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14

The first place to check is if there's a backport, but there isn't, which isn't surprising since maverick has vim 7.2 too. The next thing to try is if someone's put up a repository with vim 7.3 packages somewhere, preferably a PPA. There are many PPAs with vim, including several with 7.3 (not an exhaustive list). If you don't find a binary package anywhere ...


14

I think either :pwd or getcwd() is what you are looking for.


9

There isn't a way, and I think a script is the only way. The reason being, what if you had a file called setup.cfg:11 and wanted to edit it? Here is a quick script that does what you want as a oneliner... editline() { vim ${1%%:*} +${1##*:}; }


8

vim has an event you can bind to for this, FocusGained, combine this with the redraw! command (the ! causes the window to be cleared first) :au FocusGained * :redraw! The syntax here can be read as 'automatically run the command (au is short for autocmd) :redraw! when I get the event FocusGained for any file matching the pattern *'. to make this ...


7

See http://stackoverflow.com/questions/102384/using-vims-tabs-like-buffers/103590#103590 (or why spliting the vim community among all SE/SO sites is a bad idea)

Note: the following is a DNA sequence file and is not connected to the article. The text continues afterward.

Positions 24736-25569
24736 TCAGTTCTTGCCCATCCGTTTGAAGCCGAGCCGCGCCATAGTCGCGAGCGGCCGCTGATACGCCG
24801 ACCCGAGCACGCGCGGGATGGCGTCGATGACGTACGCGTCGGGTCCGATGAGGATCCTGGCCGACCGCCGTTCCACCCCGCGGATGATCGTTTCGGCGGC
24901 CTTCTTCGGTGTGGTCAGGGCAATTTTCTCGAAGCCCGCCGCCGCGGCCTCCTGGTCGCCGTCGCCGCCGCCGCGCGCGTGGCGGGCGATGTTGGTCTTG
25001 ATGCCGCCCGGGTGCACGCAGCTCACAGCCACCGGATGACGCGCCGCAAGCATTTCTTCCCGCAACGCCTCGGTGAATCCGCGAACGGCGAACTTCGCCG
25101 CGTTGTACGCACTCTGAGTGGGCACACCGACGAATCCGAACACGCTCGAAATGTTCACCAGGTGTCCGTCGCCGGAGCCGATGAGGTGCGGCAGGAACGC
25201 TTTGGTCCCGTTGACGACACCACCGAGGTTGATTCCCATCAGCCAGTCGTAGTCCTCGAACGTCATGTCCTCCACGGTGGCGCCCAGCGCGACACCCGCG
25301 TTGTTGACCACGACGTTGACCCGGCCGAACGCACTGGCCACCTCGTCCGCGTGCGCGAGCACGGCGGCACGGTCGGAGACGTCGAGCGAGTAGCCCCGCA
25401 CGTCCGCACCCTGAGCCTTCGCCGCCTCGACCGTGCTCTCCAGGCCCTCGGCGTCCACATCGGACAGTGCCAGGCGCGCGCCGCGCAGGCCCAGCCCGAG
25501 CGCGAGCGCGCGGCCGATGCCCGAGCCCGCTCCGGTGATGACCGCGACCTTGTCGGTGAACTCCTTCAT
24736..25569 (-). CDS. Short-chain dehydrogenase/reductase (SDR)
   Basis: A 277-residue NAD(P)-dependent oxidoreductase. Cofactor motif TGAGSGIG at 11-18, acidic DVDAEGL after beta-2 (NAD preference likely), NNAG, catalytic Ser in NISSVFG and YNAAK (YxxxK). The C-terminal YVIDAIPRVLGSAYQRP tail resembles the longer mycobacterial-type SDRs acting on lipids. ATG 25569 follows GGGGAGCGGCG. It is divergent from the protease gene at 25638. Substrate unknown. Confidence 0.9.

5

You can use the file:line plugin available here, which does exactly what you want...


5

First of all, quick naming correction - anything open in Vim is a "buffer". The terminology here is similar to emacs, if you are familiar with that editor. Buffers simply refer to open files in the memory of the current Vim process. To see a list of you buffers, use :ls which shows you a list of the current buffers, numbered in the order that they were ...


5

You can install apt-get install either vim-gtk or vim-gnome or even vim-lesstif to get a vim gui.


4

The colours of vim-powerline should be located in your .vim directory. If you use a plugin manager it may be .vim/bundle/ followed by the vim-powerline/autoload/Powerline/Colorschemes tree. The file you are looking for should be the default.vim. The colour setting you are looking for is : . \ Pl#Hi#Segments(['mode_indicator'], {¬ . . \ 'n': ...